Figure 5
Figure 5. Effect of altered Zap1 target gene expression.
Soluble β-1,3 glucan levels were determined after biofilm growth (A) in vitro or (B) in the rat catheter model. Determinations were carried out with zap1Δ/zap1Δ strains carrying either no promoter fusion or TDH3 promoter fusions to genes ZRT2, ZRT1, PRA1, CSH1, or IFD6, as indicated in the figure. Determinations were also carried out with ZAP1/ZAP1 strains carrying either no promoter fusion, or TDH3 promoter fusions to genes YWP1, orf19.3499, HXT5, GCA1, GCA2, HGT2, or ADH5, as indicated in the figure. A single asterisk indicates that glucan measurements were significantly different (p<0.05) from the zap1Δ/zap1Δ strain carrying no promoter fusion; a double asterisk indicates that glucan measurements were significantly different (p<0.05) from the ZAP1/ZAP1 strain carrying no promoter fusion; both assessments are based upon Student's t-tests. In (B), the pound symbol (#) indicates that the respective strain was not assayed in the in vivo biofilm model.
Figure 6
Figure 6. Comparison of C. albicans and S. cerevisiae Zap1 regulons.
Expression of Zap1-responsive genes in C. albicans (complemented strain versus zap1Δ/zap1Δ mutant, x-axis) was compared with their S. cerevisiae orthologs and best hits (wild-type strain versus zap1 mutant, y-axis). Definitions of orthologous genes and best hits were provided by the Candida Genome Database (see Dataset S4; worksheet 3; (http://www.candidagenome.org/download/homology/orthologs/Calb_Scer_by_inparanoid/Assem21orthologs/CA_SC_orthologs.txt and http://www.candidagenome.org/download/homology/best_hits/Calb_Scer_best_hits_Assem21.txt). Expression data for S. cerevisiae were for growth in 61 nM zinc from Lyons et al. . This graph presents the 40 most downregulated genes (purple triangles) and 40 most upregulated genes (blue triangles) in the zap1Δ/zal1Δ mutant compared to S. cerevisiae orthologs, and the 40 most downregulated genes (purple squares) and 40 most upregulated genes (blue squares) in the zap1Δ/zal1Δ mutant compared to S. cerevisiae best hits. In addition, all C. albicans ERG genes are graphed against their orthologs or best hits (green squares). Finally, the five genes shown to be functionally relevant for biofilm matrix are graphed against their orthologs or best hits (red circles).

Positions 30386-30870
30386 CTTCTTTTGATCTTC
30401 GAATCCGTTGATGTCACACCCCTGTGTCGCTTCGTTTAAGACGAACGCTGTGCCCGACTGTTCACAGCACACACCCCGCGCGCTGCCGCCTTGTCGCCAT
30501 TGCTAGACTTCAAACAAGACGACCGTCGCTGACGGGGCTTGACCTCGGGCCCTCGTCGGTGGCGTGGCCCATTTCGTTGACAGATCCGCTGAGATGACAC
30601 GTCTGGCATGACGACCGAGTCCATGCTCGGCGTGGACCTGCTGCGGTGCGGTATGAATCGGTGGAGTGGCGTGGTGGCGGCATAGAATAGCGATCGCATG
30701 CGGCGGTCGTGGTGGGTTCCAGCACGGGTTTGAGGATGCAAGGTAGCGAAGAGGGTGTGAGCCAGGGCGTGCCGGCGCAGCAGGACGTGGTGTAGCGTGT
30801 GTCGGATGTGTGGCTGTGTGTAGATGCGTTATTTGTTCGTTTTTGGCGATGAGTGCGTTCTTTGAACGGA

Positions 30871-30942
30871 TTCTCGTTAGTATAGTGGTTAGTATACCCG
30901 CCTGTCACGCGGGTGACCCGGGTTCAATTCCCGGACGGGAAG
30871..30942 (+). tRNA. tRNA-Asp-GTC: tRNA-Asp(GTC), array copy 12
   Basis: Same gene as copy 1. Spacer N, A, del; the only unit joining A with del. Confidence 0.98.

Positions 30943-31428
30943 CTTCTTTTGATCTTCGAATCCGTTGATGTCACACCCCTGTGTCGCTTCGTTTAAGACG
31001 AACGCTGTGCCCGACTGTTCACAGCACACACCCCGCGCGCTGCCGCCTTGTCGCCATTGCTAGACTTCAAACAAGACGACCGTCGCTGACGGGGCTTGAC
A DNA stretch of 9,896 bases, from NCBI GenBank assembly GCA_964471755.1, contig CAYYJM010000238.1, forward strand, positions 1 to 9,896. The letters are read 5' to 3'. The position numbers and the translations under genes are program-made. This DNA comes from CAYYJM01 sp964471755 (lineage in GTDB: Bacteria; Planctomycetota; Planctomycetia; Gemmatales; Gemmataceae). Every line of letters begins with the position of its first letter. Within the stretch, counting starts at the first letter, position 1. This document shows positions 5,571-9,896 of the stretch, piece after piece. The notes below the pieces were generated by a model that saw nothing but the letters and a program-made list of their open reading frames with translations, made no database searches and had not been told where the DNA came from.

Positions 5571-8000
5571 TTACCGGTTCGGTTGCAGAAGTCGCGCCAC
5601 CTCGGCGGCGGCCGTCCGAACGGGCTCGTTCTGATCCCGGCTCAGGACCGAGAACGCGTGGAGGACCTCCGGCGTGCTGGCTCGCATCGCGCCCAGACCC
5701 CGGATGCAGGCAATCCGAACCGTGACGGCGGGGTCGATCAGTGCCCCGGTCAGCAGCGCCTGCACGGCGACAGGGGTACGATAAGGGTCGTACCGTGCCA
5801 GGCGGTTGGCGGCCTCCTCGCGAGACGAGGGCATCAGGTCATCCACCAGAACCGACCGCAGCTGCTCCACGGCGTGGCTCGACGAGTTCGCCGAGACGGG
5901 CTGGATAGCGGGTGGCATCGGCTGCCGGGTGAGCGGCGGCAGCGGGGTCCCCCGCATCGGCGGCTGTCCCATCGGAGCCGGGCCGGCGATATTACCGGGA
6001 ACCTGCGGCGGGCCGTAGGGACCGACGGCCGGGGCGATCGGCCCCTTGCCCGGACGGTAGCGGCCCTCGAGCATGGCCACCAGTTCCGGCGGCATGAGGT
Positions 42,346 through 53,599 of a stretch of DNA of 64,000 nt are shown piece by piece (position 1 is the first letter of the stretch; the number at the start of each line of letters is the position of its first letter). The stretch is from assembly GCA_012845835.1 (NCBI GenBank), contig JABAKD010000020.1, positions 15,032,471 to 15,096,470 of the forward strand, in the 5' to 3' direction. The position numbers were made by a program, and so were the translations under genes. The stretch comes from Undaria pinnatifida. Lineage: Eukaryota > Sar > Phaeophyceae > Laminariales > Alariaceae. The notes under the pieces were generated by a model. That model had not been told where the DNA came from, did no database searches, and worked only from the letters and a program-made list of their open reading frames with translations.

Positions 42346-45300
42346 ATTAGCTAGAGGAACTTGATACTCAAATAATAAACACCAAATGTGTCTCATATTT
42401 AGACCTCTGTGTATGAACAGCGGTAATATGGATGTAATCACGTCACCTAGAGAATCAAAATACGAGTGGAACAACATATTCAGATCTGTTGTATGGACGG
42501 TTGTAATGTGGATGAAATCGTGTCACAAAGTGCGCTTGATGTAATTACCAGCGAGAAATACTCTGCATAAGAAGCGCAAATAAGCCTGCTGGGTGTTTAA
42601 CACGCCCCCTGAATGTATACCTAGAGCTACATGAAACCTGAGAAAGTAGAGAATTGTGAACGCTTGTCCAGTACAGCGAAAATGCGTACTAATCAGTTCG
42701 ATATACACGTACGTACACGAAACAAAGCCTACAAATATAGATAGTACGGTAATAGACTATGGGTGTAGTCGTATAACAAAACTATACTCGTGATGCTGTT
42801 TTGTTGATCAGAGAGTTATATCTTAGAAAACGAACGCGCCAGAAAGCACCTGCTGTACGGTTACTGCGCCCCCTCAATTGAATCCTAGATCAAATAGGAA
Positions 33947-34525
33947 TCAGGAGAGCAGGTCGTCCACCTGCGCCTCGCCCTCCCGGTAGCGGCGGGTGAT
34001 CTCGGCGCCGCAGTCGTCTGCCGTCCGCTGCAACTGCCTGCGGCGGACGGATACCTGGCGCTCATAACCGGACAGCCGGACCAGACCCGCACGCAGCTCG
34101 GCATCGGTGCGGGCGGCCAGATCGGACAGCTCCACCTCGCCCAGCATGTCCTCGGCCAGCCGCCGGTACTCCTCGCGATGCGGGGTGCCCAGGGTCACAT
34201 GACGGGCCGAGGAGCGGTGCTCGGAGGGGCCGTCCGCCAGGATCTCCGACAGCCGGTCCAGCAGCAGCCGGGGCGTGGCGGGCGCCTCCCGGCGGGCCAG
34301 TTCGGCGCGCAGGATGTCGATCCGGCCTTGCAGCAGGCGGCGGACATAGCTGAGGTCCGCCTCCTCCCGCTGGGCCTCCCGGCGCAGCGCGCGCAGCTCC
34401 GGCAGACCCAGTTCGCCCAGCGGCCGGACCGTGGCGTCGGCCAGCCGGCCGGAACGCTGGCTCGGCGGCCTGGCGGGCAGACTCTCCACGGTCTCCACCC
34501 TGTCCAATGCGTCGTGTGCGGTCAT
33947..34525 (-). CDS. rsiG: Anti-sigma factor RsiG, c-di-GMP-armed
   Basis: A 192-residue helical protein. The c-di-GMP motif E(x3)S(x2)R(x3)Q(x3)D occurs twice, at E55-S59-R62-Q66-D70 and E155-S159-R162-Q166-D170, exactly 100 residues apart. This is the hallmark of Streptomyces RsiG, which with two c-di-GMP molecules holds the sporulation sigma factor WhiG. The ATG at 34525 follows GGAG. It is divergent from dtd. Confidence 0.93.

Figure 7
Figure 7. Integration of Zap1 function into biofilm formation.
Zap1 functions as a negative regulator of biofilm matrix accumulation. It does so through activation of expression of CSH1 and IFD6, which inhibit matrix accumulation, and through repression of expression of GCA1, GCA2, and ADH5, which promote matrix accumulation. Zap1 binds to the CSH1 and IFD6 promoter regions and thus is likely to activate their expression directly. Zap1 is a negative regulator of two gene classes—ERG genes and HXT genes—that that are upregulated during biofilm development . We suggest that Zap1 functions as a negative regulator of several aspects of biofilm maturation.

Comment in

  • Zap1 sticks it to Candida biofilms.
    Heller K. Heller K. PLoS Biol. 2009 Jun 16;7(6):e1000117. doi: 10.1371/journal.pbio.1000117. PLoS Biol. 2009. PMID: 20076744 Free PMC article. No abstract available.